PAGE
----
A recent Tom’s Hardware website headline caught our eye, blaring, “Tape Storage Soars While HDD Sales Crash.” The article points out that unit shipments of hard drives fell by nearly half in 2022, and the capacity of hard disk drives (HDDs) also dropped year over year. The Tom’s Hardware article cites a Trendfocus long-term forecast that tape capacity will grow at an impressive 21 percent CAGR through 2027, reaching more than 207 exabytes (EB) in capacity.
The article also notes that LTO tapes are the cheapest way to store data when it comes to capacity costs. That’s why LTO shipments represent 81 to 85 percent of the total capacity shipped. Interestingly, HDD sales declined in both the consumer and data center spaces—something that hasn’t ever happened before. With this change in market dynamics, it’s worth taking a quick look at the history of tape data storage.
A “Dinosaur Technology”
People once thought tape data storage would go the way of the dinosaurs. No wonder, given that it has been used for data backup for over 70 years, with the first magnetic tape data storage system built by IBM in 1952. Tape continued to evolve, and in the 1960s, IBM introduced tape cartridges, a smaller and more portable solution.
But tape took its most significant leap forward, at least in terms of data storage, with the introduction of Linear Tape-Open (LTO) technology in the 1990s. LTO is still widely used today. And tape continues to evolve, with recent LTO-8 and LTO-9 generations released that deliver increased capacities and compression, hardware-based encryption, and faster data transfer rates.
Tape Still Delivers Big Benefits
Today, tape is a reliable and cost-effective data backup and archiving option. As we wrote in this recent post, the dinosaur is still very much alive—and experiencing a renaissance. A Google search on “price per GB calculator” today brought up sites that showed an average cost of $5 per TB for tape devices, while the same search yields an average of $15 per TB for disk devices. That speaks volumes.
In addition to its low cost per TB, tape has a long lifespan. And tape cartridges can store large amounts of data that are easily moved offsite for secure storage and disaster recovery. That makes tape perfect for air-gapping—physically isolating your backups from your networks and systems—to prevent unauthorized access to sensitive data while protecting against data loss.
Tape Backups and the 3-2-1-1 Strategy
We often write about the 3-2-1-1 data backup strategy because it’s crucial to ensure you can always recover your data after a disaster. The strategy is simple. Keep three copies of your data—one primary copy for active use and two backups on two different media (a hard drive or in the cloud, for example).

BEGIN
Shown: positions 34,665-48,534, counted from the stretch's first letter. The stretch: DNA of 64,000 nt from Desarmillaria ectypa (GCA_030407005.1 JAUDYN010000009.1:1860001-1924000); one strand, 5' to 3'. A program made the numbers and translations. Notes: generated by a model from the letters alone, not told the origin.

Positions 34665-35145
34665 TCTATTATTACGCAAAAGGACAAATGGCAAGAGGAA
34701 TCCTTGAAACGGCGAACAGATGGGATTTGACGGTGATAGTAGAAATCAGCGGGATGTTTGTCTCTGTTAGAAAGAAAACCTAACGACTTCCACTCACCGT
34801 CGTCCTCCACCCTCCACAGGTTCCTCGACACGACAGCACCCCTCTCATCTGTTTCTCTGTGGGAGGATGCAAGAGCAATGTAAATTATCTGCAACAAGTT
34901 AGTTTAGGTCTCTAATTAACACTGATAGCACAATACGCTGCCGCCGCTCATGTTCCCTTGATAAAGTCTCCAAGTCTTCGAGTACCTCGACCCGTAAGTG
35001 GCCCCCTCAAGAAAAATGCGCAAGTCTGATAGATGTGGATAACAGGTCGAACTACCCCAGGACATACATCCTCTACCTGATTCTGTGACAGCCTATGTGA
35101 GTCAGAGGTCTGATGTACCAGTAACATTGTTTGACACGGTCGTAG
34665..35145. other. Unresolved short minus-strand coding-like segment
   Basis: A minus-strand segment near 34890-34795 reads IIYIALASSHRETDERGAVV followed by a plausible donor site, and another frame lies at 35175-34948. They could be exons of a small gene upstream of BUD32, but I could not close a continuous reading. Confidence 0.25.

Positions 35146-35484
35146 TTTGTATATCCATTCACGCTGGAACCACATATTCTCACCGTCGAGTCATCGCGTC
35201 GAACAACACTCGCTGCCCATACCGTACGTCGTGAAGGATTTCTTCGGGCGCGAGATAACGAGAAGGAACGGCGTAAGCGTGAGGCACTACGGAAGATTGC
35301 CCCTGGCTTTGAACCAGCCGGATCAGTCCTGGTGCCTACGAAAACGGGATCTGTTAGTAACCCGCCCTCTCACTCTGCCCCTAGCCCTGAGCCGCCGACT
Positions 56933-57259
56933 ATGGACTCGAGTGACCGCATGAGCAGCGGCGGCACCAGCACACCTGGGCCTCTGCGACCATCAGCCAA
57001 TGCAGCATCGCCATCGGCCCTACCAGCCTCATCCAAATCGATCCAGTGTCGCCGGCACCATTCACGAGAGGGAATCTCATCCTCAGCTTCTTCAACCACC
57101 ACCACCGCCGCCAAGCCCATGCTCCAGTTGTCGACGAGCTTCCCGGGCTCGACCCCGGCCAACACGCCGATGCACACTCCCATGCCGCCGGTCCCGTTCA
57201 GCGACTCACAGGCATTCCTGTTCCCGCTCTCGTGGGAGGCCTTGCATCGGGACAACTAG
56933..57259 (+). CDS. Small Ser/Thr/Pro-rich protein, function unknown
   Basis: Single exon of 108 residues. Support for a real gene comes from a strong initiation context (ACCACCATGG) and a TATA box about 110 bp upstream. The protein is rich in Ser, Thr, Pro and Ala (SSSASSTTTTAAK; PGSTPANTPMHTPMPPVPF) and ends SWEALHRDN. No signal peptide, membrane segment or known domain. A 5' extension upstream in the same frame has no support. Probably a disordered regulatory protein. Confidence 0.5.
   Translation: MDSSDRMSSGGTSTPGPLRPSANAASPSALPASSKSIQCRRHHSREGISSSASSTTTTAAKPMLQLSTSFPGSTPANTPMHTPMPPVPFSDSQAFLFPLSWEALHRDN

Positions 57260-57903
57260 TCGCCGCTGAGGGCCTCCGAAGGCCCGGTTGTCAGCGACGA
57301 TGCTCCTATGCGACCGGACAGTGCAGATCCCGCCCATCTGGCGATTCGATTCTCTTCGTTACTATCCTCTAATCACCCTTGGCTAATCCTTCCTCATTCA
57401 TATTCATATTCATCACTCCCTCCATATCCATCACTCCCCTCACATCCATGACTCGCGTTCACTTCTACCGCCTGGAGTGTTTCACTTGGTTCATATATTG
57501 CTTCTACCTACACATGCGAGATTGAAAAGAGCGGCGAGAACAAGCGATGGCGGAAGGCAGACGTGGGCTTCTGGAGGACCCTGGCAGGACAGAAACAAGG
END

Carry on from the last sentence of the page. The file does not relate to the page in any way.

The first one in 3-2-1-1 tells you to keep one copy offsite. That’s where tape is a perfect fit, protecting your data from natural disasters, cyberattacks, and ransomware attacks as a cost-effective air-gapped backup.
Arcserve Tape Backup is the world’s most powerful tape backup software for protecting your high-capacity storage. The software features unique technologies that give you longer retention periods and reduce storage usage by integrating deduplication into your existing backup environment. And you can store critical data on nearly any tape device, from a single tape drive to huge tape libraries.
With Arcserve Tape Backup, you get centralized management and storage resource manager (SRM) reporting, so you can monitor the status of all your backup activities, find the nodes that are taking the longest, locate backed-up data, and track volume, disk, and memory usage. That reduces time spent managing backups regardless of whether your infrastructure is simple or complex.
The software incorporates sophisticated functionality into your VMware, Microsoft Hyper-V, and Citrix XenServer platforms while simplifying system management with a view of your entire environment and mitigating data loss risks on virtualized servers. You also get increased reliability with smart restore capabilities that let you redirect restore jobs to other media containing the same data without any manual intervention.
The software lets you quickly restore individual application objects from Active Directory, Microsoft Exchange, Microsoft SQL Server, and Microsoft SharePoint. UNIX and Linux data movers for SAN-based backups deliver faster, more efficient backups and restores. And you can meet application-specific requirements with backup to disk, backup to tape, disk-to-disk-to-tape (D2D2T), disk-to-disk-to-cloud (D2D2C), virtual tape library (VTL), hardware snapshot support, multiplexing, and multistreaming.
With the release of Arcserve Backup 19.0, the software now supports LTO Ultrium Gen 9 tape devices from IBM and HPE, as well as Dell tape libraries and drives and select NEC tape devices. It was also recently certified for NetApp ONTAP versions 9.10 and 9.11.
Immutability Matters Most
The final “1” in 3-2-1-1 stands for immutable storage. With immutable storage like you get with Arcserve OneXafe network-attached storage (NAS) appliances, backups are written using a file system based on an immutable object store, with every object written only once and never modified. Your data is protected, even if ransomware gets past your defenses because your backups can’t be altered or deleted.
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